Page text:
And yet just as many were giving up hope, there have come signs of surprise. Last year, Buffalo's unemployment dropped to 7.5 percent. More bio-medical jobs are being created. The city is starting to pop up on those lists of best places to live. And like the city, the football team that hasn't been to the playoffs since the 1999 season is 3-0, something no one can believe. Last Sunday the Bills beat the New England Patriots for the first time in 15 games.
The city exploded with joy.
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But because so many have talked about a potential move and because the Bills have such a history of failing at critical times, folks are worried, even after the owner told Senator Charles Schumer (D-N.Y.) last year that the Bills were not leaving the area.
"I hope Ralph Wilson becomes the oldest person in the world," says Luke Russert, the NBC news political reporter who is the son of Buffalo's favorite son, Tim Russert, who famously bragged about the Bills on "Meet the Press."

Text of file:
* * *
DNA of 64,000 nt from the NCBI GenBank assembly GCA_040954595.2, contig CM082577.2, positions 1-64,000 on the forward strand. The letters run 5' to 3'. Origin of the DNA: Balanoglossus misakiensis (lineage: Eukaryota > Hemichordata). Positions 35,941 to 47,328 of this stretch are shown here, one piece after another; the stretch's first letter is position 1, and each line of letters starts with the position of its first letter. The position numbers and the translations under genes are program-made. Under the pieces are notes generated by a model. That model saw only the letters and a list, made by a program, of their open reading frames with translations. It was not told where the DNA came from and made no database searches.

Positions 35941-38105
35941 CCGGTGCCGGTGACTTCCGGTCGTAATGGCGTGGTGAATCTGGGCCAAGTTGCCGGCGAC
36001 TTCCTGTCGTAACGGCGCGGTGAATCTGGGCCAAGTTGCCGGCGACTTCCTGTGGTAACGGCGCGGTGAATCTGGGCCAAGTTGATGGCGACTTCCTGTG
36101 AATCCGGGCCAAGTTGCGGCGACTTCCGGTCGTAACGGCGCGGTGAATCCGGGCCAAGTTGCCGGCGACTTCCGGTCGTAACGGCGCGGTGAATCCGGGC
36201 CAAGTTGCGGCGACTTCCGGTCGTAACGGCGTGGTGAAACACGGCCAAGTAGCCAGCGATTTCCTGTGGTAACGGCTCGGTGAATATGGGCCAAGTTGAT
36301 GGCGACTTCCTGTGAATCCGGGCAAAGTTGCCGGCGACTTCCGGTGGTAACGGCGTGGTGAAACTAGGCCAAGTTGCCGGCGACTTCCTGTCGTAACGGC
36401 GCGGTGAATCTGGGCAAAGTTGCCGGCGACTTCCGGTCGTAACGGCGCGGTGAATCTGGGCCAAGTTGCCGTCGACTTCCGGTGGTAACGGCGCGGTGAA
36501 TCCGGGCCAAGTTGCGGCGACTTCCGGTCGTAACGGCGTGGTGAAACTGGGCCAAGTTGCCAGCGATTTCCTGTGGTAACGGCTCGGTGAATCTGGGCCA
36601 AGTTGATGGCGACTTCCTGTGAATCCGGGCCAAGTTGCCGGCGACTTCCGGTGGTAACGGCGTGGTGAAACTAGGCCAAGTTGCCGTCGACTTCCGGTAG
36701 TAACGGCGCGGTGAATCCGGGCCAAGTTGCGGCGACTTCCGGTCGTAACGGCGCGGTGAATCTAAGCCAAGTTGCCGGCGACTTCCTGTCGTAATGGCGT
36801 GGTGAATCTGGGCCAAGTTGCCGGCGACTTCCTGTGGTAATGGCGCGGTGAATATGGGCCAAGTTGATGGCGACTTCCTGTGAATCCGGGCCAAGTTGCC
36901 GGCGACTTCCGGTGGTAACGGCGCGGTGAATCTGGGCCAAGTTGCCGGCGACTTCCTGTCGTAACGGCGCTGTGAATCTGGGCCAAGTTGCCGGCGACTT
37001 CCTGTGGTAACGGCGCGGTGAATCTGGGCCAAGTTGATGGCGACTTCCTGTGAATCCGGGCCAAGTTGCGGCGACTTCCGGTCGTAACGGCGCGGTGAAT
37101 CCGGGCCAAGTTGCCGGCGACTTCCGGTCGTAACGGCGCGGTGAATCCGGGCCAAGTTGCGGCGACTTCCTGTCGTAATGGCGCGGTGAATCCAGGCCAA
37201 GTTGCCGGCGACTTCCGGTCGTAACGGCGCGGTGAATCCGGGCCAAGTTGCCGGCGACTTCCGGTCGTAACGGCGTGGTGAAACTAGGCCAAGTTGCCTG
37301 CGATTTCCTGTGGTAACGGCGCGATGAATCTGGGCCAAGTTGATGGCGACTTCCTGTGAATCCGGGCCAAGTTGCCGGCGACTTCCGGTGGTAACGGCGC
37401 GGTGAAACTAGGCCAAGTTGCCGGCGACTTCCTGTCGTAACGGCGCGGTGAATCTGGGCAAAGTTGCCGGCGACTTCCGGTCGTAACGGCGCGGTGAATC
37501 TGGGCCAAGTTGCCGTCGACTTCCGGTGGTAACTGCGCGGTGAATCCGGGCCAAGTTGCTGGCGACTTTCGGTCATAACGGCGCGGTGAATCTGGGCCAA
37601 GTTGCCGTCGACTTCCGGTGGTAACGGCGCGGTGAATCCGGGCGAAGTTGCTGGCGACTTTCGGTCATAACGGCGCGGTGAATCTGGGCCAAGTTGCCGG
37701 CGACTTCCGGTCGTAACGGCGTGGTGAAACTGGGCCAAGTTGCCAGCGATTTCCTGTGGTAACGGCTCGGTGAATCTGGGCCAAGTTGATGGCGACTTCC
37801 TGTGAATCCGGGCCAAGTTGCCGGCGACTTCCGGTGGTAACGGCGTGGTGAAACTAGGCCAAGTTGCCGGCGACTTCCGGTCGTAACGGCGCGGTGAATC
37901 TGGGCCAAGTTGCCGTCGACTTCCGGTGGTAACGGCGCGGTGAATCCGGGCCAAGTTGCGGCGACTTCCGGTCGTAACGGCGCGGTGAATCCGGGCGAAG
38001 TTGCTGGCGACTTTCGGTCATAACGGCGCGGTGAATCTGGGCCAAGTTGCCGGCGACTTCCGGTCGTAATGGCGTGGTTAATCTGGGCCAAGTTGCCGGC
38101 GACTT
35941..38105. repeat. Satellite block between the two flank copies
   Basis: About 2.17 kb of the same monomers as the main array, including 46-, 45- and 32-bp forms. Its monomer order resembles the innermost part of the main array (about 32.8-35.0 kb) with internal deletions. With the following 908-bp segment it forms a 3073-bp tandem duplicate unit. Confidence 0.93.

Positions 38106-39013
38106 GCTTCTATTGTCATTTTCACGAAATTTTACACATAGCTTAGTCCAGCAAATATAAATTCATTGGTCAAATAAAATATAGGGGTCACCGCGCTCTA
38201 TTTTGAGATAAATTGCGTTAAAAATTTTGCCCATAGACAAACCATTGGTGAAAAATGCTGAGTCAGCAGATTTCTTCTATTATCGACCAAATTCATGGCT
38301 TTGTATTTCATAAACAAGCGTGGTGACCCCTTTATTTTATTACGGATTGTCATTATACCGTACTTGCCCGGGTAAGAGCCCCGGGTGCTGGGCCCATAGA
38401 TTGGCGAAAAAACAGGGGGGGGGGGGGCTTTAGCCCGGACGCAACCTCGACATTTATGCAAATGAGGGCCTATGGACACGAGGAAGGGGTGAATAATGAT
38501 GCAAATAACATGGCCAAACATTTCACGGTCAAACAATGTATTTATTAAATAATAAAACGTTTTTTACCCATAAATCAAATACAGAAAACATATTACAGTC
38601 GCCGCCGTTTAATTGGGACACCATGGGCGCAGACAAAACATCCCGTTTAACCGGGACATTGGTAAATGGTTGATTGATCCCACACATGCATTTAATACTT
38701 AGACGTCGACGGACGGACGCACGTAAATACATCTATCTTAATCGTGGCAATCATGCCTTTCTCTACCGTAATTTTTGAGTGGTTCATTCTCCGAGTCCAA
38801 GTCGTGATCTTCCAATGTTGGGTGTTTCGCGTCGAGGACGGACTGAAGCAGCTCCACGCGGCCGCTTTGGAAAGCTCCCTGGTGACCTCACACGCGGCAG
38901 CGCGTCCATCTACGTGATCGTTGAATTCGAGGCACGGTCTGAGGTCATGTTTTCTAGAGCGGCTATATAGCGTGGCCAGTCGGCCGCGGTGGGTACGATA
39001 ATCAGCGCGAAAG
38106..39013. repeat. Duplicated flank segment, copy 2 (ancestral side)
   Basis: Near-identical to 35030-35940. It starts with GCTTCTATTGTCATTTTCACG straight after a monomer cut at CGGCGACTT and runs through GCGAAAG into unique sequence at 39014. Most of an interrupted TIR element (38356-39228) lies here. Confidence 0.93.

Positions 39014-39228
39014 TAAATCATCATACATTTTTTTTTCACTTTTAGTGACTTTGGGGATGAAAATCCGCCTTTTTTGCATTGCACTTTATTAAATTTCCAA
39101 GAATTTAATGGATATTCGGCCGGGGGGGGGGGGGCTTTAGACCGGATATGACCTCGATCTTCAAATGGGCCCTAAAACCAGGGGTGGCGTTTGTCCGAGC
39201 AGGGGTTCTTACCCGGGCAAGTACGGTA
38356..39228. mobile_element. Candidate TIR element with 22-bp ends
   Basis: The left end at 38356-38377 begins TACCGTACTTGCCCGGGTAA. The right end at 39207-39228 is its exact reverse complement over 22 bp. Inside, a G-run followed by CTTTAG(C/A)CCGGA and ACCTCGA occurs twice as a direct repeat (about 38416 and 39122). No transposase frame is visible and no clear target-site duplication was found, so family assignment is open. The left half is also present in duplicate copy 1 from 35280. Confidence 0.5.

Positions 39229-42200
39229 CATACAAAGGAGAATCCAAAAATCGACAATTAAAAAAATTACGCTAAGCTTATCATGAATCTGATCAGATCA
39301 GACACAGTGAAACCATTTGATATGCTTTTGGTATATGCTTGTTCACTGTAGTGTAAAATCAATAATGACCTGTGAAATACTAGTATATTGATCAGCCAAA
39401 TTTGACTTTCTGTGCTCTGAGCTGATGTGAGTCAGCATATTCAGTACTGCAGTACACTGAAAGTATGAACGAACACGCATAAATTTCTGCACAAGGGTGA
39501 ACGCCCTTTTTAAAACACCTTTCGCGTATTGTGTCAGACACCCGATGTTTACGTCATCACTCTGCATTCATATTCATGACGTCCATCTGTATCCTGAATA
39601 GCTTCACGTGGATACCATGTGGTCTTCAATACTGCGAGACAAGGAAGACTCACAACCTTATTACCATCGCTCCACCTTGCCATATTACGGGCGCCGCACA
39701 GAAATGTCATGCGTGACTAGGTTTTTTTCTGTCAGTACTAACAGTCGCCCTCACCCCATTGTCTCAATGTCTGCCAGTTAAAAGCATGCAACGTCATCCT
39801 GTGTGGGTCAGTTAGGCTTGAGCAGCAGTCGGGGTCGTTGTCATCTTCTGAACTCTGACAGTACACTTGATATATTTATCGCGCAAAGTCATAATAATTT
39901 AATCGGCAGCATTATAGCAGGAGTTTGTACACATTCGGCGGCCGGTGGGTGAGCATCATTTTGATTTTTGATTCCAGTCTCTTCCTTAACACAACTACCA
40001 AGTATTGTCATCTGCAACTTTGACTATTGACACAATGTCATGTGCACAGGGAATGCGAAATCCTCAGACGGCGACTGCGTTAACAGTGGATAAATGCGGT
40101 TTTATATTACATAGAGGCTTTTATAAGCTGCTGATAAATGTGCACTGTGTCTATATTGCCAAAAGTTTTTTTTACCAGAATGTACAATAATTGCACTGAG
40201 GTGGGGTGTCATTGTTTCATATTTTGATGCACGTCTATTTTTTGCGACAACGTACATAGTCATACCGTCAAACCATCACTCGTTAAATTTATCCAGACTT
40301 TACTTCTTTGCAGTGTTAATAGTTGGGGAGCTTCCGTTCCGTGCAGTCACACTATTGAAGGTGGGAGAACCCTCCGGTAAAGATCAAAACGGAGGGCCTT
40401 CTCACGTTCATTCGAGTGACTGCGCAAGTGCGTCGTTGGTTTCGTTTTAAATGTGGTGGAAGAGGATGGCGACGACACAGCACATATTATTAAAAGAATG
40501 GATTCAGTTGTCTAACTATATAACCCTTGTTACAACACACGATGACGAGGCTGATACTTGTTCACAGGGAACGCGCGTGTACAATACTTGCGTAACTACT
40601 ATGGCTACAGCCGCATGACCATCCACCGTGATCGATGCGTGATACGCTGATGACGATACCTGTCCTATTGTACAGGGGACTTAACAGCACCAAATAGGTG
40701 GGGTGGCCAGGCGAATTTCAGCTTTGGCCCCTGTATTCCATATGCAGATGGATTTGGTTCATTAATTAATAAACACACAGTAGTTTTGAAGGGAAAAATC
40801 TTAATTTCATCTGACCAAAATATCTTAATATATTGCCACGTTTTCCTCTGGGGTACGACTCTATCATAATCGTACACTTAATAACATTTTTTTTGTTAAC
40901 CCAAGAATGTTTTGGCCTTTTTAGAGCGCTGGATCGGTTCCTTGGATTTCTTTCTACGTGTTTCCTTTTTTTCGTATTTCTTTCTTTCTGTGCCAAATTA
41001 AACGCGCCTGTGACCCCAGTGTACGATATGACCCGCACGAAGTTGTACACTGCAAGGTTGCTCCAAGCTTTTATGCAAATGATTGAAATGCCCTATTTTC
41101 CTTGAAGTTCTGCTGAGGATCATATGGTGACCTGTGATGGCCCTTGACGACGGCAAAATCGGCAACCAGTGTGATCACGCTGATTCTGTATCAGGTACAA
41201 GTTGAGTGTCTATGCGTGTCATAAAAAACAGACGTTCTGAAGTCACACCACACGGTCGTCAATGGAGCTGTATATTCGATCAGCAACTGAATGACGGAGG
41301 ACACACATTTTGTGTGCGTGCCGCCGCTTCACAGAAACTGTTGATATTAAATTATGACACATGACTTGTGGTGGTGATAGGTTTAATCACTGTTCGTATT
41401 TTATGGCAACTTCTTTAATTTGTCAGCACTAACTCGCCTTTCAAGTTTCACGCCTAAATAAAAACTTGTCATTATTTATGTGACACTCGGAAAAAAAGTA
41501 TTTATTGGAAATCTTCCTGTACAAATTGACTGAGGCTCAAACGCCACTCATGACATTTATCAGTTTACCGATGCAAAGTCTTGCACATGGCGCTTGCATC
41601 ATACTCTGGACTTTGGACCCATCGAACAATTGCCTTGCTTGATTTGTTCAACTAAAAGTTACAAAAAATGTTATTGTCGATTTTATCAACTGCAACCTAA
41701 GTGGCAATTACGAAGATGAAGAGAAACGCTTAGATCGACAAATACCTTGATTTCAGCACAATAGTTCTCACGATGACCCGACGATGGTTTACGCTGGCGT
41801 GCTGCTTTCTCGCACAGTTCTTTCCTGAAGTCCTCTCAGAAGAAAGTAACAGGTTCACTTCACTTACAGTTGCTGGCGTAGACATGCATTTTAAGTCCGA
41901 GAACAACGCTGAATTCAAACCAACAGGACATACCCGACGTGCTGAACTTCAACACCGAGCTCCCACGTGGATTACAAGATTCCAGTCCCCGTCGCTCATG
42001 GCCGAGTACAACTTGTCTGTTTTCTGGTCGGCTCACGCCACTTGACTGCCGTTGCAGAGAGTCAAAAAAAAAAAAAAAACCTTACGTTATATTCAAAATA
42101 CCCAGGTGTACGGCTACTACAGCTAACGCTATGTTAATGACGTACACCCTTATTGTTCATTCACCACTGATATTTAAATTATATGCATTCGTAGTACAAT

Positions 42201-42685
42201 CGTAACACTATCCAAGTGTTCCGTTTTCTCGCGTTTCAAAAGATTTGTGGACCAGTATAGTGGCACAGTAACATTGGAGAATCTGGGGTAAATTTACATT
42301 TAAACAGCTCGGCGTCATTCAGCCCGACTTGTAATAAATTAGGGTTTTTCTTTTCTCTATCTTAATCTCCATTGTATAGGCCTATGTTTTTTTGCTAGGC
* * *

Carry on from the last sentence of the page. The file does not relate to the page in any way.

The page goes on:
Or as Brown laughs and says:
"Mr. Wilson is one of the most prayed-for men in Western New York."
Sometimes, as he drives around his neighborhood, Bills kicker Rian Lindell(notes) glances at the houses rolling by and imagines the Bills fans inside. Each one has a story. Maybe it's the lady who has flown a Bills flag from the porch every day since Lindell has been in Buffalo or perhaps it comes in the man who mows his lawn in a Bills sweatshirt. They are strangers, people he'll probably never meet and yet somehow they are in this together.
After nine years in Buffalo, Lindell feels a part of the place. There's a connection with the people who follow his team that he is sure he wouldn't find anywhere else. And with that connection comes responsibility. They trust him. They need him.
"Quite frankly they might want to win more than I do," says Lindell who had the game-winning field goal to beat the Patriots. "A guy might have been a fan for 50 years. I've only been a Bills fan for nine."
Something about Buffalo gets into the men who come to play here. The team's history is filled with players who wanted nothing to do with a Rust Belt town and begged to stay away only to arrive and fall in love with the place. For some it is the way you can be left alone at the supermarket; for others it's the unconditional love that spills from the fans.
"They can rip on the Bills but no one from say New England can," Lindell said.
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Kelly never wanted to play here. Rather than play in Buffalo, he ran to the USFL. Now he lives here permanently. Shawne Merriman(notes) didn't want to come either when the Bills claimed him off waivers last fall. "I thought I was going to be miserable," he says. "I got pretty comfortable pretty fast."